(Reuters) - A U.S. federal judge on Tuesday temporarily blocked a Mississippi law that enacted the tightest restrictions on abortion in the United States, in a ruling handed down a day after the governor signed the measure.
The Mississippi law would prohibit abortion after 15 weeks of gestation, with some exceptions. It went into effect immediately after Republican Governor Phil Bryant signed it on Monday. State law previously banned abortion at 20 weeks after conception, in line with limits in 17 other states.
The judge’s ruling blocks the measure for 10 days, while he considers arguments on whether to stop the law from taking effect until the outcome of a full legal challenge.
“The Supreme Court says every woman has a constitutional right to ‘personal privacy’ regarding her body,” U.S. District Court Judge Carlton Reeves in Jackson, Mississippi, said in a two-page ruling that quoted from the high court’s 1973 Roe v. Wade ruling that legalized abortion.
The judge said a stay was justified because the Mississippi law’s proposed 15-week limit is outside of the medical consensus about when foetus becomes vital, raising questions about whether it violates the U.S. Constitution.
Abortion rights groups say anti-abortion organizations could use the case to test limits on abortion all the way to the Supreme Court. The court in the past has struck down prohibitions on abortion before foetal viability, usually considered to be about 20 weeks of gestation.
The Jackson Women’s Health Organization, the only clinic providing abortions in Mississippi, sued to block the measure on Monday.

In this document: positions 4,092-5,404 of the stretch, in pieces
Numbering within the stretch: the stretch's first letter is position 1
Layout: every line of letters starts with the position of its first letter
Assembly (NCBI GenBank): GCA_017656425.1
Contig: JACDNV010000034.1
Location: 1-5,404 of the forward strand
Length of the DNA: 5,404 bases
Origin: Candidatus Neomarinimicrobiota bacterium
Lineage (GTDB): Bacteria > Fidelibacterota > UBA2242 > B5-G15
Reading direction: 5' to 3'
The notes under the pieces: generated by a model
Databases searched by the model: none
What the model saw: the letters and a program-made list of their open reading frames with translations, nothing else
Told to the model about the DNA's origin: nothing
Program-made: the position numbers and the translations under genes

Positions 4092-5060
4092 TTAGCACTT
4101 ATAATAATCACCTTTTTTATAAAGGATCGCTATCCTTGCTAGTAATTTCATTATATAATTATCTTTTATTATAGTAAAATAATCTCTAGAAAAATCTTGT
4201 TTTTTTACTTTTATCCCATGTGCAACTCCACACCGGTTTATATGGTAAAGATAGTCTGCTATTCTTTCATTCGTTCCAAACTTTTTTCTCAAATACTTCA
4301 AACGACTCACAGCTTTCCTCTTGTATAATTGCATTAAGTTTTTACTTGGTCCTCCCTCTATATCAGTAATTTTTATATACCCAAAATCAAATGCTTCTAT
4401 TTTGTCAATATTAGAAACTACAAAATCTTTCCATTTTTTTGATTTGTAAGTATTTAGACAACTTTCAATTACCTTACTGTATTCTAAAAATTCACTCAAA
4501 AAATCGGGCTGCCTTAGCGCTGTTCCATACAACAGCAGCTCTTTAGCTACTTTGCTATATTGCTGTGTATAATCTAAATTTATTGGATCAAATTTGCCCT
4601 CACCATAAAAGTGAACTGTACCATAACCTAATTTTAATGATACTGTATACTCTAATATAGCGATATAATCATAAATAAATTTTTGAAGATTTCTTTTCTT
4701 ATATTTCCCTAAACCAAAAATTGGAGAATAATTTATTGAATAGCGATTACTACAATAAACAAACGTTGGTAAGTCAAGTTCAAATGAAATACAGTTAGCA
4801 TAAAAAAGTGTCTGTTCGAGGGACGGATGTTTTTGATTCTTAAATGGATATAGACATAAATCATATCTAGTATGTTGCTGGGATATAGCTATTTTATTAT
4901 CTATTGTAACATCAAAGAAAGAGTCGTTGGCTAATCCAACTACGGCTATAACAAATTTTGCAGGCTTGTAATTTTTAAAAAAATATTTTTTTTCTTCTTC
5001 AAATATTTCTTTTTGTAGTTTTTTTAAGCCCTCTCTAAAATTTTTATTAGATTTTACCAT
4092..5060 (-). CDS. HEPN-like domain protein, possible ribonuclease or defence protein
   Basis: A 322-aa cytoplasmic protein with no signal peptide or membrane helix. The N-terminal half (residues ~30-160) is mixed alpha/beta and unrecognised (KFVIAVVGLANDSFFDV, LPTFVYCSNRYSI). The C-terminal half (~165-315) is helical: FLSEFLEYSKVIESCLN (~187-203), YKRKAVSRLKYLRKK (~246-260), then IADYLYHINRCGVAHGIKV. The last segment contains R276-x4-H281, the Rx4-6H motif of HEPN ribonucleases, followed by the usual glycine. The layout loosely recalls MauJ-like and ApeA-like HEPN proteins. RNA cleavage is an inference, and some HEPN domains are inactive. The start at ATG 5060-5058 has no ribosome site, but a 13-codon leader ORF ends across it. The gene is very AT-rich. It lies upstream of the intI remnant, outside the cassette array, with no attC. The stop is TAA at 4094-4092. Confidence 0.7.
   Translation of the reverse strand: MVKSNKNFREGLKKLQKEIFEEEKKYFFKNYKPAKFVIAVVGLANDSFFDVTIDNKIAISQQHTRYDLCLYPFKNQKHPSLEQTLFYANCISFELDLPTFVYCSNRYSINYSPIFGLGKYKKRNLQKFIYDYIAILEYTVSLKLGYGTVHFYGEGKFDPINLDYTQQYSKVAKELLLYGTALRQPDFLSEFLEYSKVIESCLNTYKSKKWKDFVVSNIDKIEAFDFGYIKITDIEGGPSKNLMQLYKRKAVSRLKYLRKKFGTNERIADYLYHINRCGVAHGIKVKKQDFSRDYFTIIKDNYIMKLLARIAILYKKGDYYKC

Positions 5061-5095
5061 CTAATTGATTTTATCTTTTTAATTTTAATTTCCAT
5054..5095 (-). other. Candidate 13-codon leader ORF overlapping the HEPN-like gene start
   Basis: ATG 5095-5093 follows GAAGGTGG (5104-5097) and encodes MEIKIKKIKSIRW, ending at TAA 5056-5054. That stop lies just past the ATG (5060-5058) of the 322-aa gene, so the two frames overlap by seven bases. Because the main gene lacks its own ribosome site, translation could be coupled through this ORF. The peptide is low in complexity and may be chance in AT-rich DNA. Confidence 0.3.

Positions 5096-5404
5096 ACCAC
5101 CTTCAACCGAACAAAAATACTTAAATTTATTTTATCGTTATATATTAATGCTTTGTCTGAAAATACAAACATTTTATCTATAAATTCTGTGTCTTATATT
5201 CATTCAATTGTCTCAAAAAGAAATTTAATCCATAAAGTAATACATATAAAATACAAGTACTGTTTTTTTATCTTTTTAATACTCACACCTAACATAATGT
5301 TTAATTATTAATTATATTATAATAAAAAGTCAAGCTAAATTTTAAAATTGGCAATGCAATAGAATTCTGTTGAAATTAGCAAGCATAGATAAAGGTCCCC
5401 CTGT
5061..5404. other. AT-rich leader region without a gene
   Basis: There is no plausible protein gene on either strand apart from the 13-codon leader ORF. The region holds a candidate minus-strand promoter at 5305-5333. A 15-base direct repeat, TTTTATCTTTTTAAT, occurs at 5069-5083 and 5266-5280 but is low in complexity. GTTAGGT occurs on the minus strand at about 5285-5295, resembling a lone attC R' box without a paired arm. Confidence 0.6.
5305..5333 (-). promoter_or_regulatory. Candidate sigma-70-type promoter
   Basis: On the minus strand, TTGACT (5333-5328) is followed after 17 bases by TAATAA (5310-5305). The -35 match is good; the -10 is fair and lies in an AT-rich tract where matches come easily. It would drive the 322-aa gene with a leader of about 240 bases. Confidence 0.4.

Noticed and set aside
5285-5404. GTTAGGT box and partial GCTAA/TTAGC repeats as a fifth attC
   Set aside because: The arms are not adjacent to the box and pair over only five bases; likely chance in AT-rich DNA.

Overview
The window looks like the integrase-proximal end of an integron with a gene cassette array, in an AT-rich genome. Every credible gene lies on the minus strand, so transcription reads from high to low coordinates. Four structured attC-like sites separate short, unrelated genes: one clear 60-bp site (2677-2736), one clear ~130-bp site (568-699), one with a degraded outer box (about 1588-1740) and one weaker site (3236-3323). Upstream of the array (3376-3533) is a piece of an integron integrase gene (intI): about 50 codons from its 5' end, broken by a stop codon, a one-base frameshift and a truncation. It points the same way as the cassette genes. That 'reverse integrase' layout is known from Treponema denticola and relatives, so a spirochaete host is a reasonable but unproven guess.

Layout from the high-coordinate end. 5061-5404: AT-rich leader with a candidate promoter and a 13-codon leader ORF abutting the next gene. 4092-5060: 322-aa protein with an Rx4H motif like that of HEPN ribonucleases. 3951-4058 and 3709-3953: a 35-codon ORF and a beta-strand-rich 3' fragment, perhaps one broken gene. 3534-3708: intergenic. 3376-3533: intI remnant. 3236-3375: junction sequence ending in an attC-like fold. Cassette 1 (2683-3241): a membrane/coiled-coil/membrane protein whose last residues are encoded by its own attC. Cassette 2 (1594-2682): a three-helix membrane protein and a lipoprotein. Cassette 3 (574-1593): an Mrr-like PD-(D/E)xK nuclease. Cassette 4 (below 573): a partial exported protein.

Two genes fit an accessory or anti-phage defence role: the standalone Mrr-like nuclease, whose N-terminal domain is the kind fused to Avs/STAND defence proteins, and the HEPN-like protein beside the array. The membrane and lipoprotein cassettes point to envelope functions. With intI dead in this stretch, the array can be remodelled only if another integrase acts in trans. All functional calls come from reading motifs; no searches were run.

“We will fight this unconstitutional ban and ensure that women can access legal and safe abortion care, no matter their zip code,” the New York City-based Center for Reproductive Rights, which is representing the clinic in court, said in a statement on Twitter after the ruling.
If the case reaches the Supreme Court, it is unclear how it would decide on the 15-week ban. President Donald Trump’s appointee, Justice Neil Gorsuch, is unlikely to be a deciding factor, said Jessica Mason Pieklo, a legal analyst at reproductive rights website Rewire.news.
“If the Supreme Court follows precedent, the Mississippi law should be struck down,” Pieklo said by phone. “If the court is looking for an opportunity to revisit and potentially overturn Roe, then the Mississippi case may give them the vehicle to do so.”
In 2016, the Supreme Court refused to uphold an Arkansas law that banned abortion after 12 weeks’ gestation as well as a North Dakota six-week law.
The Mississippi governor called the judge’s ruling on Tuesday disappointing.
“House Bill 1510 protects maternal health and will further our efforts to make Mississippi the safest place in America for an unborn child,” Bryant said in a statement. “We are confident in its constitutionality and look forward to vigorously defending it.”
The Mississippi law includes an exception in the case of severe foetal abnormality or a medical emergency.
Reporting by Alex Dobuzinskis in Los Angeles; Editing by Cynthia Osterman